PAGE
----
Yesterday  Jimmy Tebeau, bass guitarist for The Schwag, a Grateful Dead tribute band, was sentenced to 30 months in federal prison and 200 hours of community service for tolerating drug sales during the music festivals he hosted at his southern Missouri campground. Under a plea deal that spares him a possible sentence of up to 20 years, Tebeau will also pay a $50,000 fine and forfeit his 250-acre property, known as Camp Zoe.

The federal charge to which Tebeau pleaded guilty, "maintaining drug-involved premises," applies to defendants who "manage or control any place" and "intentionally rent, lease, profit from, or make available for use, with or without compensation, the place for the purpose of unlawfully manufacturing, storing, distributing, or using a controlled substance." Hence it did not matter that Tebeau neither distributed drugs nor profited from their sale. In fact, he could have faced the same charge even if people merely used drugs at his events, known as Schwagstock and Spookstock. Tebeau reserved the right to challenge the use of this statute against the operator of a concert venue, which has potentially sweeping implications for just about any musical performance where the scent of cannabis perfumes the air.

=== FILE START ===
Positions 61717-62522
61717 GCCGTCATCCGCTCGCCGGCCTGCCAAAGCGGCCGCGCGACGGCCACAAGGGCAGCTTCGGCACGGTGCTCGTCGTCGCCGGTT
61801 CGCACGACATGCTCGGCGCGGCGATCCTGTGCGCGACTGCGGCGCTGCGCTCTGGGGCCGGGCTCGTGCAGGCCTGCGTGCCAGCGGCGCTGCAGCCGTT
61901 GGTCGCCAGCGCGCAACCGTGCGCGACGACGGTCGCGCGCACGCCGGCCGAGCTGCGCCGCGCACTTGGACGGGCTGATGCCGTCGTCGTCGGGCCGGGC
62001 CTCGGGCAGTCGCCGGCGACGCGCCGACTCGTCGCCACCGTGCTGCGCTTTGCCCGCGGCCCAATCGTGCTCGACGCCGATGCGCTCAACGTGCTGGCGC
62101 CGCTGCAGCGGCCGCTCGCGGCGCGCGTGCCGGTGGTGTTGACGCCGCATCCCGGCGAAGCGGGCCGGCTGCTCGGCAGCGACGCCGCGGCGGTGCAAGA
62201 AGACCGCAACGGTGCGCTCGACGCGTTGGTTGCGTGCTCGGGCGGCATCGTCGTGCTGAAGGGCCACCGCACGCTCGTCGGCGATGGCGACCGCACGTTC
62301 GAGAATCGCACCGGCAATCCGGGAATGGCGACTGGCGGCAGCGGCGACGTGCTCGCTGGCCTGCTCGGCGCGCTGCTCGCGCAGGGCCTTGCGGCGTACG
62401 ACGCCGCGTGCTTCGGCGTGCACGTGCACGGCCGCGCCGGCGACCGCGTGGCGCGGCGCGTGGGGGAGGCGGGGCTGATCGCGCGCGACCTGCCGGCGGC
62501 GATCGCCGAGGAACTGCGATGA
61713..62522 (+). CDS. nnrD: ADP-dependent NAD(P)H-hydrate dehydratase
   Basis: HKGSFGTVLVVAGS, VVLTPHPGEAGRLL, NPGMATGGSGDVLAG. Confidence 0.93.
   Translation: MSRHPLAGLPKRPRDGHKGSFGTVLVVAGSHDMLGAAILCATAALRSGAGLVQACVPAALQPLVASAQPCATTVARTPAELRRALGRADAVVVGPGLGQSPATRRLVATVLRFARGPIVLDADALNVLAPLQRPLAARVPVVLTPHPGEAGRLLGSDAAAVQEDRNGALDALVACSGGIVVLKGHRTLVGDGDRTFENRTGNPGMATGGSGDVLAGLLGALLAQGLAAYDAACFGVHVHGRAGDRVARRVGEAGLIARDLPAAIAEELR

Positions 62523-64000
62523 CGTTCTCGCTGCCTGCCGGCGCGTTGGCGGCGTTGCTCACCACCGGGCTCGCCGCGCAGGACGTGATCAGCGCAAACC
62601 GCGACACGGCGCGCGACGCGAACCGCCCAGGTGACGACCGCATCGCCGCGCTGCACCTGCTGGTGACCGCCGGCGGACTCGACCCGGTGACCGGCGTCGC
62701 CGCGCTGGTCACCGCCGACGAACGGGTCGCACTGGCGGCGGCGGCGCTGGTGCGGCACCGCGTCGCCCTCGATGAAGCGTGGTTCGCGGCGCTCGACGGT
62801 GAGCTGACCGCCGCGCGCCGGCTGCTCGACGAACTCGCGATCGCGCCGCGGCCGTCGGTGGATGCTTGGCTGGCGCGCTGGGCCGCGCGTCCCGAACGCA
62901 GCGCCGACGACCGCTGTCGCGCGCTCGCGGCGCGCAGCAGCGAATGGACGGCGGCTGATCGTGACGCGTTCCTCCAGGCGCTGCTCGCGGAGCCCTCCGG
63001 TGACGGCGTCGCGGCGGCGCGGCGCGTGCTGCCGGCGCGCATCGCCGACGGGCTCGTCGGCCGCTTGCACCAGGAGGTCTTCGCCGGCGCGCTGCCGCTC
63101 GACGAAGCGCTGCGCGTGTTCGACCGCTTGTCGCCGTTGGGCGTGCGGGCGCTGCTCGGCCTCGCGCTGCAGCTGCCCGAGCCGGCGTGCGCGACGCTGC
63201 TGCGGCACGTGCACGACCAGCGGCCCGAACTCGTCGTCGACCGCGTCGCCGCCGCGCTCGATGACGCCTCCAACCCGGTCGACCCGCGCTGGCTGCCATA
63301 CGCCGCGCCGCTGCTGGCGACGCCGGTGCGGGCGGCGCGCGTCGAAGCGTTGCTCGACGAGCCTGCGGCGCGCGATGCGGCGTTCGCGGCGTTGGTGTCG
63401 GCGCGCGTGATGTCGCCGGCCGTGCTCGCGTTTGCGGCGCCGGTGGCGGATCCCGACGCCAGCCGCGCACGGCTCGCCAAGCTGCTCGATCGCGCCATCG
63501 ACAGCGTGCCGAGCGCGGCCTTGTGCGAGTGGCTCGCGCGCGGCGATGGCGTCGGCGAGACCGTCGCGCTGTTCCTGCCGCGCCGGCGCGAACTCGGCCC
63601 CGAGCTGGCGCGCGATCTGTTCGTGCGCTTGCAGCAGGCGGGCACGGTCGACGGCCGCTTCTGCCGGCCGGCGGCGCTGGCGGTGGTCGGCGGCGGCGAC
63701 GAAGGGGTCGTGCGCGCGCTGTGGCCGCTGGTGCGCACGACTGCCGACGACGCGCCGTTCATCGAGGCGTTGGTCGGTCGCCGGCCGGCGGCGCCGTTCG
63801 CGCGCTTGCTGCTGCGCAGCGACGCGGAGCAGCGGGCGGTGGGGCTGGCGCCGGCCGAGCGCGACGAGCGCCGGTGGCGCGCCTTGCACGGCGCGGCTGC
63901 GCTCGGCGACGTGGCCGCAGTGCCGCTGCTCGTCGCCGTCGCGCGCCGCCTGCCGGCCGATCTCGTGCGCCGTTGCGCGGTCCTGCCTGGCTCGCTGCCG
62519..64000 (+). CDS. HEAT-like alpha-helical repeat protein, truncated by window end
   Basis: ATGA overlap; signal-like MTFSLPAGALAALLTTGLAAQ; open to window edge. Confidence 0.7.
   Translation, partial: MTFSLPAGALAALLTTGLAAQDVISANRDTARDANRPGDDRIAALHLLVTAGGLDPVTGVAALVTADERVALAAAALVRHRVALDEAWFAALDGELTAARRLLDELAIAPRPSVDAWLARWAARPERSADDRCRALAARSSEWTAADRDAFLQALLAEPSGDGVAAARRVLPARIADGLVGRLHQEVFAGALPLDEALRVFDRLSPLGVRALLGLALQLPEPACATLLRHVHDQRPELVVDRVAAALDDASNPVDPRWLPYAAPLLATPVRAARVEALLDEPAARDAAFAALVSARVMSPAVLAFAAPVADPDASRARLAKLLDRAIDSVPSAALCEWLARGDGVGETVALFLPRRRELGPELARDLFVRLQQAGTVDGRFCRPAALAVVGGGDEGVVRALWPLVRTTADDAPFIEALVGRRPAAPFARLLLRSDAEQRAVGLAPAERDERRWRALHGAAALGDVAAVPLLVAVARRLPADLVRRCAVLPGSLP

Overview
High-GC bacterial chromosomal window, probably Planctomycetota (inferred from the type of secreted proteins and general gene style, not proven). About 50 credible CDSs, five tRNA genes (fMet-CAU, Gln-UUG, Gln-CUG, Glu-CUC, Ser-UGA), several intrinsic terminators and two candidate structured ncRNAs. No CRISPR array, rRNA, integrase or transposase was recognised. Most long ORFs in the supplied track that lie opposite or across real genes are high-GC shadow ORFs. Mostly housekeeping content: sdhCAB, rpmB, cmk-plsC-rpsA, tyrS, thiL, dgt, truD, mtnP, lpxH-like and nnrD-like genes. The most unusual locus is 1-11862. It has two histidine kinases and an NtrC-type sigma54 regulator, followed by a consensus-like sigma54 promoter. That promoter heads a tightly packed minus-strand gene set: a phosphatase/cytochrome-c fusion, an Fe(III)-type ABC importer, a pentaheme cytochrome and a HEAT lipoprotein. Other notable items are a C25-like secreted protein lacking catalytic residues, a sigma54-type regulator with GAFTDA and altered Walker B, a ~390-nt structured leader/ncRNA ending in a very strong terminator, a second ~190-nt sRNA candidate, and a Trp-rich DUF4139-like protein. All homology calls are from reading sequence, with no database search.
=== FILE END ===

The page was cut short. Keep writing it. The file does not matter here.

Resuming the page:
Brian Doherty discussed this case a few months ago. The Drug War Chronicle has more background here.

[Thanks to Mark Sletten for the tip.]